At the time of writing, the Diet is again embroiled in the scandal surrounding the scuttled plan to open an ultra-nationalist elementary school in Osaka. Opposition leaders suspect that Prime Minister Shinzo Abe and his wife gave a nod and a wink to the authorities involved so that school operator Moritomo Gakuen would get a bargain-basement deal on land it bought from the government for the proposed school. Abe has denied any involvement.

Last July, Yasunori Kagoike, director of the school, and his wife were arrested for allegedly swindling the central government out of construction costs through fraudulent documentation. They have been detained ever since, despite Japan's recognition of the legal principle of presumed innocence.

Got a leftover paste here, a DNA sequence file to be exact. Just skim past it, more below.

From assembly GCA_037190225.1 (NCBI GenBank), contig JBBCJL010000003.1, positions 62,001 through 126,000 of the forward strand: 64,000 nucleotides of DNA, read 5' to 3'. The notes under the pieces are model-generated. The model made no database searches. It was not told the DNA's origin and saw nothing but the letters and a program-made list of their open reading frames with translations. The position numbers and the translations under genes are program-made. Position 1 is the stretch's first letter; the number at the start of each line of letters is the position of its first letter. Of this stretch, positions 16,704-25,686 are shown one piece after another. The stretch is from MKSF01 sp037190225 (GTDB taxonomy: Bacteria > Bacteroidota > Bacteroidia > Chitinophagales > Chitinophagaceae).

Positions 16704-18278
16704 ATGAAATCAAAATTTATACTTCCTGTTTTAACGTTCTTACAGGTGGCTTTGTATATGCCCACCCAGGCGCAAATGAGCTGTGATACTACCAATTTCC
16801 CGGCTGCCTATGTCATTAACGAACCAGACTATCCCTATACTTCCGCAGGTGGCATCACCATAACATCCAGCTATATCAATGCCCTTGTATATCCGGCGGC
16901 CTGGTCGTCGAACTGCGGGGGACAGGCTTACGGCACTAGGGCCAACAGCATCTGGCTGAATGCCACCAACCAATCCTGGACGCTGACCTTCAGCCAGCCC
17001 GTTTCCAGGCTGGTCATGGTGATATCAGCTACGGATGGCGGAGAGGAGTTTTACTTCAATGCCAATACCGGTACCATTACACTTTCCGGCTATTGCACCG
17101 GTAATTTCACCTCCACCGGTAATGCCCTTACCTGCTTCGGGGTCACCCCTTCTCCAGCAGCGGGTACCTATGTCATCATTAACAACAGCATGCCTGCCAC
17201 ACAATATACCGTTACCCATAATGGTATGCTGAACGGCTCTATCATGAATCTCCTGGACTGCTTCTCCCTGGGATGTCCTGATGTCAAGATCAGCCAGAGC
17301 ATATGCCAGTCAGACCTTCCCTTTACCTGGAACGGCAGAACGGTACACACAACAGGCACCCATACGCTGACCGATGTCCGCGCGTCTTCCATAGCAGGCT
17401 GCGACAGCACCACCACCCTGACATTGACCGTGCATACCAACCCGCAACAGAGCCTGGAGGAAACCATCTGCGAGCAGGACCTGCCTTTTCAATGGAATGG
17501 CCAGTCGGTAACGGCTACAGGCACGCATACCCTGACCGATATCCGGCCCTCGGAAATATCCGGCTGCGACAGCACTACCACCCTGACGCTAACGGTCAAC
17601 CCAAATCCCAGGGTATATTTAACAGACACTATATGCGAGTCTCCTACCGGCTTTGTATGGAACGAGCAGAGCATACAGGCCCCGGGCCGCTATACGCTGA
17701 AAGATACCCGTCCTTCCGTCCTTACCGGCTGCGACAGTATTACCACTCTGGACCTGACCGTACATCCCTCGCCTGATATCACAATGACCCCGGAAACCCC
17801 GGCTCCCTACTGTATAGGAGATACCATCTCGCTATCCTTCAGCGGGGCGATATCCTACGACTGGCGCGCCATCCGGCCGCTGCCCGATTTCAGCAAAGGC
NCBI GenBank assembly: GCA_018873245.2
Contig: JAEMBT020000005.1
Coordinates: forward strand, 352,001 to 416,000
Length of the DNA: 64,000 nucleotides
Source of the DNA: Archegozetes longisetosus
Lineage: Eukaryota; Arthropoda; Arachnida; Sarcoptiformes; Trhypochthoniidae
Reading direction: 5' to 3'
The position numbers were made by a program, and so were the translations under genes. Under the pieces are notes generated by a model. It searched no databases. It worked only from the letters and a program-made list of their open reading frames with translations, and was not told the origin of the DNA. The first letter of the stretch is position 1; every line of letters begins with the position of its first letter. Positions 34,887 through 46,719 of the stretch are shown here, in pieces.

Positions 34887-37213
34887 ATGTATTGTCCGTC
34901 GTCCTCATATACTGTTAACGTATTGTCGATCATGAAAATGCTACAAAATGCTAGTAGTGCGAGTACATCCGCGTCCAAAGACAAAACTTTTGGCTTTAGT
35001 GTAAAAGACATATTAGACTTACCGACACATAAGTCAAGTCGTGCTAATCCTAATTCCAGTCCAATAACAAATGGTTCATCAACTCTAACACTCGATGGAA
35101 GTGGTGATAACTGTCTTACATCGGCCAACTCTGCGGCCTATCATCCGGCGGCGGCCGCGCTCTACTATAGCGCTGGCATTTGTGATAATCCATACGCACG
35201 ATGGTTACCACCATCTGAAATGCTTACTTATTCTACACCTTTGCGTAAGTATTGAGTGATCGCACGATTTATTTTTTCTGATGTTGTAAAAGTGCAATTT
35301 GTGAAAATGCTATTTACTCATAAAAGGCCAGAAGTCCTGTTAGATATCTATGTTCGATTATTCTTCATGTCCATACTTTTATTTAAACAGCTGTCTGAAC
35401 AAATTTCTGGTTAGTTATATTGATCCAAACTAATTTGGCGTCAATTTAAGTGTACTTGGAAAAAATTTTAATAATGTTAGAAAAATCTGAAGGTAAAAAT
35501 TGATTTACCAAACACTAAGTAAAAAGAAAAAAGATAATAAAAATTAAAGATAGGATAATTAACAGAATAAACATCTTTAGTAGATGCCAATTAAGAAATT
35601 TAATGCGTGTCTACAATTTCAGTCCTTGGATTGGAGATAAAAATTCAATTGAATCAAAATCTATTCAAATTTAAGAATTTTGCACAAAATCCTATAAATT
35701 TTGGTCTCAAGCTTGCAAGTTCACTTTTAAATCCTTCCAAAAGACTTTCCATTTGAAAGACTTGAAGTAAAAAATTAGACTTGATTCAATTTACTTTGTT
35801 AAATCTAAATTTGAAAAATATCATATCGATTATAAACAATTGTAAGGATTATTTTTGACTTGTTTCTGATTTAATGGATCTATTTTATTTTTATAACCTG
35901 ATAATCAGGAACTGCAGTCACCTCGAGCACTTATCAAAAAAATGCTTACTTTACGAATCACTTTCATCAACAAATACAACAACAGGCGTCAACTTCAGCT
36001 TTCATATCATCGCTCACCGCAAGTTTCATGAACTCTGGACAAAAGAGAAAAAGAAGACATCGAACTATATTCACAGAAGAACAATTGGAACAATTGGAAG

Just when we thought the scandal had petered out, a scoop in the Asahi Shimbun breathed new life into the sleazy affair. The newspaper found that documents related to the final decision on the sale of public land to Moritomo Gakuen had been falsified. Abe and his trusty finance minister, Taro Aso, doubled down on their denials of any knowledge of the affair, although Aso did finally admit that the falsification had taken place at his ministry.